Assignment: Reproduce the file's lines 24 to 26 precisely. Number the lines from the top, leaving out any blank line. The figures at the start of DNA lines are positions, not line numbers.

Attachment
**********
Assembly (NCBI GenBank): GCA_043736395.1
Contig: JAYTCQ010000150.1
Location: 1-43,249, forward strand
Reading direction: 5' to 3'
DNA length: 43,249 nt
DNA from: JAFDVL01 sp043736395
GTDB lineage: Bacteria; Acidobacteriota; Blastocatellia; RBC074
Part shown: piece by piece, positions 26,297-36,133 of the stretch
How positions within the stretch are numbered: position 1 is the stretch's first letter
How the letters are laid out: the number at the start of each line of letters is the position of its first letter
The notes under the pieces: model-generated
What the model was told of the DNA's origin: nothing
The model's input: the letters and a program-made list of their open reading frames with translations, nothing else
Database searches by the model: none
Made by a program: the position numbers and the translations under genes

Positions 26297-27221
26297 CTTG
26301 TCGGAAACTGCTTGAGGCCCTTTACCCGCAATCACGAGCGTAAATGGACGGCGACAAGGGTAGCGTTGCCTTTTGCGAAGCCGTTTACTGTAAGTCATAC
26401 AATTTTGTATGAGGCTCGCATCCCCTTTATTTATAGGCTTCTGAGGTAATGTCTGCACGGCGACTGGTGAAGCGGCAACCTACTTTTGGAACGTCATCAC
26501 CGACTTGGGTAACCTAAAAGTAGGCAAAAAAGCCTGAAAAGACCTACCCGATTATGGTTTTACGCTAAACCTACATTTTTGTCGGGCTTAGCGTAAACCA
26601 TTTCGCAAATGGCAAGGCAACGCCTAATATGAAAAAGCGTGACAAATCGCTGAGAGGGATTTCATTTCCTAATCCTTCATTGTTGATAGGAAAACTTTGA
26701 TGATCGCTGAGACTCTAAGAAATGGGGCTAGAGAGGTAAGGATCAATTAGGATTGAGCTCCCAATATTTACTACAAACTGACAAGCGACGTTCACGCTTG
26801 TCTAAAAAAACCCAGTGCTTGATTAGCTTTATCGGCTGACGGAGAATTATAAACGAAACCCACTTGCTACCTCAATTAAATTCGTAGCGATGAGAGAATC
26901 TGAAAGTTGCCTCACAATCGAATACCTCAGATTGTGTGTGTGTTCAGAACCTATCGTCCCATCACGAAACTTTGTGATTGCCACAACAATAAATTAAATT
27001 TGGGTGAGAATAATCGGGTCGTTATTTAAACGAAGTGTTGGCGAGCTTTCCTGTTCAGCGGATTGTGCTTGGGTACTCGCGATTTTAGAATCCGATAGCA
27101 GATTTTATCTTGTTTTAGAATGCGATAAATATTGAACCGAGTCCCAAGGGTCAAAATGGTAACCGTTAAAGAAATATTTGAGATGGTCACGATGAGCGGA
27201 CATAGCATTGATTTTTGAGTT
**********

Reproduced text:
26901 TGAAAGTTGCCTCACAATCGAATACCTCAGATTGTGTGTGTGTTCAGAACCTATCGTCCCATCACGAAACTTTGTGATTGCCACAACAATAAATTAAATT
27001 TGGGTGAGAATAATCGGGTCGTTATTTAAACGAAGTGTTGGCGAGCTTTCCTGTTCAGCGGATTGTGCTTGGGTACTCGCGATTTTAGAATCCGATAGCA
27101 GATTTTATCTTGTTTTAGAATGCGATAAATATTGAACCGAGTCCCAAGGGTCAAAATGGTAACCGTTAAAGAAATATTTGAGATGGTCACGATGAGCGGA